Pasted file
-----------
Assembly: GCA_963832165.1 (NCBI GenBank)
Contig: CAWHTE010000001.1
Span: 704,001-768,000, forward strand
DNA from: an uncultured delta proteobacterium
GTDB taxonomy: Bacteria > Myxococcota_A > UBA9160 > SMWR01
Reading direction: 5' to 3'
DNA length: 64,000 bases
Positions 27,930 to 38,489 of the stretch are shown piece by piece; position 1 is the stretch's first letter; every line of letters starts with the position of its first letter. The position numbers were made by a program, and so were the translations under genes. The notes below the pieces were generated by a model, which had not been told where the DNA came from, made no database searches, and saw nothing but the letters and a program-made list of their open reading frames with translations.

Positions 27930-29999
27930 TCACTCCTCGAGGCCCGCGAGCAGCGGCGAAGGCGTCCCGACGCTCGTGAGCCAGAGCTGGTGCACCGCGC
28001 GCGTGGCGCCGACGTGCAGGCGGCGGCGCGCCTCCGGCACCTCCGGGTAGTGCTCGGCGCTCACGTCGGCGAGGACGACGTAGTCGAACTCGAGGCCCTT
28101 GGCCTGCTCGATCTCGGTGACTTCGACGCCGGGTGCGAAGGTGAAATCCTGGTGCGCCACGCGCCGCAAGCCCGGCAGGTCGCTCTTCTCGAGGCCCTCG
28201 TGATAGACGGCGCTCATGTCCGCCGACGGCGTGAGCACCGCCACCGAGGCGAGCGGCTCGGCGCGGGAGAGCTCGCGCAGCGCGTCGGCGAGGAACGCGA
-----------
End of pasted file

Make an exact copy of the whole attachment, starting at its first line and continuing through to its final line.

Assembly: GCA_963832165.1 (NCBI GenBank)
Contig: CAWHTE010000001.1
Span: 704,001-768,000, forward strand
DNA from: an uncultured delta proteobacterium
GTDB taxonomy: Bacteria > Myxococcota_A > UBA9160 > SMWR01
Reading direction: 5' to 3'
DNA length: 64,000 bases
Positions 27,930 to 38,489 of the stretch are shown piece by piece; position 1 is the stretch's first letter; every line of letters starts with the position of its first letter. The position numbers were made by a program, and so were the translations under genes. The notes below the pieces were generated by a model, which had not been told where the DNA came from, made no database searches, and saw nothing but the letters and a program-made list of their open reading frames with translations.

Positions 27930-29999
27930 TCACTCCTCGAGGCCCGCGAGCAGCGGCGAAGGCGTCCCGACGCTCGTGAGCCAGAGCTGGTGCACCGCGC
28001 GCGTGGCGCCGACGTGCAGGCGGCGGCGCGCCTCCGGCACCTCCGGGTAGTGCTCGGCGCTCACGTCGGCGAGGACGACGTAGTCGAACTCGAGGCCCTT
28101 GGCCTGCTCGATCTCGGTGACTTCGACGCCGGGTGCGAAGGTGAAATCCTGGTGCGCCACGCGCCGCAAGCCCGGCAGGTCGCTCTTCTCGAGGCCCTCG
28201 TGATAGACGGCGCTCATGTCCGCCGACGGCGTGAGCACCGCCACCGAGGCGAGCGGCTCGGCGCGGGAGAGCTCGCGCAGCGCGTCGGCGAGGAACGCGA